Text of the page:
SC calls for protection of personal data on devices seized by agencies

Updated on Aug 06, 2022 01:23 AM IST
“All that is stored in these devices is personal information. People live on these devices. They have a right to protect it,” a Supreme Court bench of justices Sanjay Kishan Kaul and MM Sundresh said.
Personal information stored on mobile phones and laptops seized by investigating agencies must be protected, observed the Supreme Court on Friday. (HT File)
Personal information stored on mobile phones and laptops seized by investigating agencies must be protected, observed the Supreme Court on Friday. (HT File)
ByAbraham Thomas, New Delhi

Personal information stored on mobile phones and laptops seized by investigating agencies must be protected, observed the Supreme Court on Friday, as it sought the Centre’s stand by next month on a plea seeking suitable guidelines with respect to seizure, examination and preservation of personal digital and electronic devices and their content.

The top court also expressed dissatisfaction over the Centre’s response to the plea last year that no accused can claim right to privacy in respect of such devices.

“All that is stored in these devices is personal information. People live on these devices. They have a right to protect it,” a bench of justices Sanjay Kishan Kaul and MM Sundresh said.

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The court was hearing a public interest litigation (PIL) filed in March 2021by former Jawaharlal Nehru University (JNU) professor Ram Ramaswamy and four other academicians, who sought framing of guidelines for investigation agencies regarding search, seizure, examination and preservation of digital and electronic devices and their content.

In its response in an affidavit in November last year, the ministry of home affairs (MHA) said the evidence for any given crime in the contemporary world is largely stored in mobile phones, laptops, tablets and similar electronic devices and no accused can claim the right to privacy in respect of such devices.

“When the digital device is searched and seized, the investigation officer cannot separate the chaff from the grain… No one can be treated above the law. An accused cannot claim right to privacy in respect of his digital devices like computer, laptop, tablets, mobile phones, etc, especially when it is used for committing the crime or has vital information or evidence related to crime under investigation,” the affidavit said.HT has seen a copy of the affidavit.

The top court, however, was not satisfied with the Centre’s response in the affidavit. “By saying that this petition is not maintainable is not enough. You (Centre) look into the material they have provided along with international conventions and take a proper stand at the appropriate level. An officer of this level (MHA deputy secretary who filed the affidavit) cannot look into this issue,” the bench said on Friday.

The Court sought a response in six weeks and fixed September 26 as the next date of hearing.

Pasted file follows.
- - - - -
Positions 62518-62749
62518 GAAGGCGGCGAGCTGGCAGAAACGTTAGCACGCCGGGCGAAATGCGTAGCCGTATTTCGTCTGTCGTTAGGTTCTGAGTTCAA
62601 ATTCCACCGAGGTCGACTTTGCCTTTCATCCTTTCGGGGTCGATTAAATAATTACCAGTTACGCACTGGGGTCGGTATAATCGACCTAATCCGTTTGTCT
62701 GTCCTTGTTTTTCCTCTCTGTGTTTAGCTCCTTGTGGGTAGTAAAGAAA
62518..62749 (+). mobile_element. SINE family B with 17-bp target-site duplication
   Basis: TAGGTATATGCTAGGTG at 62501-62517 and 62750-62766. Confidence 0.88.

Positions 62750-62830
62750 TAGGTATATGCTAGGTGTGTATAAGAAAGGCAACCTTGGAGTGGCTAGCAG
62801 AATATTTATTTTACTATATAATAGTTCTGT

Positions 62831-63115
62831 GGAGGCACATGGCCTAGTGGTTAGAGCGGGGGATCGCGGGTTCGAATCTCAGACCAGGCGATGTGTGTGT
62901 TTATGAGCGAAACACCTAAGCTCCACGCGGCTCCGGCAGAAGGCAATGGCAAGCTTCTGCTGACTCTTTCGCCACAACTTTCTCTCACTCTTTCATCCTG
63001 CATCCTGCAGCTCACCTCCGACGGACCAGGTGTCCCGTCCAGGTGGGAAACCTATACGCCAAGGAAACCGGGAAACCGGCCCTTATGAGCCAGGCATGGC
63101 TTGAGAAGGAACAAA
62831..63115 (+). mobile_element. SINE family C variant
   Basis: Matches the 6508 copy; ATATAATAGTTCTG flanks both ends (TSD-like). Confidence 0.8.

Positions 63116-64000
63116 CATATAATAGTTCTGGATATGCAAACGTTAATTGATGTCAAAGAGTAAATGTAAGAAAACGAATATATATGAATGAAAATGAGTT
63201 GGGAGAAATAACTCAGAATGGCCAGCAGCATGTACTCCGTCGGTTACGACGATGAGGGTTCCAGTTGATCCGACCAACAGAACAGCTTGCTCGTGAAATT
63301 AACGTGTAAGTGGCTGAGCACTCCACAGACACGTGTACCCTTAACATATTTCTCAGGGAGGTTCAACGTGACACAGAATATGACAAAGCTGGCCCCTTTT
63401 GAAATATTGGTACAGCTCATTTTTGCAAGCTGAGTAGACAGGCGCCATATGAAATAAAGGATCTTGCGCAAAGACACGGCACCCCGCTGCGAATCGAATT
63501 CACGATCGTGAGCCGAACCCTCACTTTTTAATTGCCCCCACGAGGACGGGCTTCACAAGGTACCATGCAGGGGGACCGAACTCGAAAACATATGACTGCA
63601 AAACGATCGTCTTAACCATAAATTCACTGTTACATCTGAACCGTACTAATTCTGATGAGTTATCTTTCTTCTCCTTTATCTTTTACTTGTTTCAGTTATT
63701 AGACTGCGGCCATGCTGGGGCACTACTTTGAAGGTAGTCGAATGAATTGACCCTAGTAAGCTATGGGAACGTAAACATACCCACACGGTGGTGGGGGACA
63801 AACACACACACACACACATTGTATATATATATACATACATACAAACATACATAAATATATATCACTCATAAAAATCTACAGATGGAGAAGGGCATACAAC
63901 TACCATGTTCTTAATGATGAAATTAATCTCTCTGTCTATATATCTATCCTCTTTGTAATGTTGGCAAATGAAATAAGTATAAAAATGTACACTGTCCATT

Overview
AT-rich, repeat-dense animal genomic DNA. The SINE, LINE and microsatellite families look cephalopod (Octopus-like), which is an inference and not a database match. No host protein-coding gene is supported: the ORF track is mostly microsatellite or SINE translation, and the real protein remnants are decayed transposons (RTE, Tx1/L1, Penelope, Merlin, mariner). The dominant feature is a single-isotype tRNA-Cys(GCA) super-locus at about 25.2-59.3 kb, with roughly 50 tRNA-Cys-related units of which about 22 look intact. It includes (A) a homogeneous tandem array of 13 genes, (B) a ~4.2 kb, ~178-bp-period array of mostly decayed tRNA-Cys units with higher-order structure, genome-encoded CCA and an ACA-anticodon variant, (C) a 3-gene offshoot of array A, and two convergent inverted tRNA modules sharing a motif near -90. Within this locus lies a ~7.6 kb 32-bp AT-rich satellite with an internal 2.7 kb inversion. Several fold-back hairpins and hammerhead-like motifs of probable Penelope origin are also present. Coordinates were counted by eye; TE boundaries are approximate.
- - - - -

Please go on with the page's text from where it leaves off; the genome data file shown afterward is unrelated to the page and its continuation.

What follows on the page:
Additional solicitor general (ASG) SV Raju assured the Court that the Centre will take a relook at the case.

Raju also said that digital evidence is seized as per procedure provided under Code of Criminal Procedure and Information and Technology Act, 2000, and claimed the entire petition was based on apprehensions as it had nothing to prove that the fundamental rights of petitioners had been breached in any manner.

He also said that since “police” and “public order” are state subjects, notices must be issued to states for their response on the matter.

The bench, however, said the purpose behind looking into the petition was to understand the Centre’s stance and not call all states for its views in the case.

Appearing for the petitioners, senior advocate Nitya Ramakrishnan and advocate S Prasanna said electronic devices of several academicians and authors of repute have been seized in the recent past under the guise of investigation.

“In the course of investigation, digital devices such as laptops and phones are seized simply as material objects, and the many matters of professional and personal importance they contain are compromised at the hands of state agencies,” the petition said.

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“Additionally, data/information in cloud-based storage is elicited by compelled divulgence of passwords. Norms specific to the nature of digital and electronic material are therefore needed to regulate their search and seizure,” it added.

The petitioners also referred to a question raised in Parliament in August last year on reported seizure of electronic devices during investigations and whether any guidelines exist to regulate such seizures.

In response, the Centre informed Parliament that it does not maintain any such data as criminal investigation and prosecution rests with the respective state governments. On the issue of guidelines, the Centre referred to this pending petition before the top court.

The top court had issued notice to the Centre on March 26 last year. Besides Ramaswamy, Sujata Patel, M Madhava Prasad, Mukul Kesavan and Deepak Malghan are the petitioners in the case.

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Saturday, August 13, 2022
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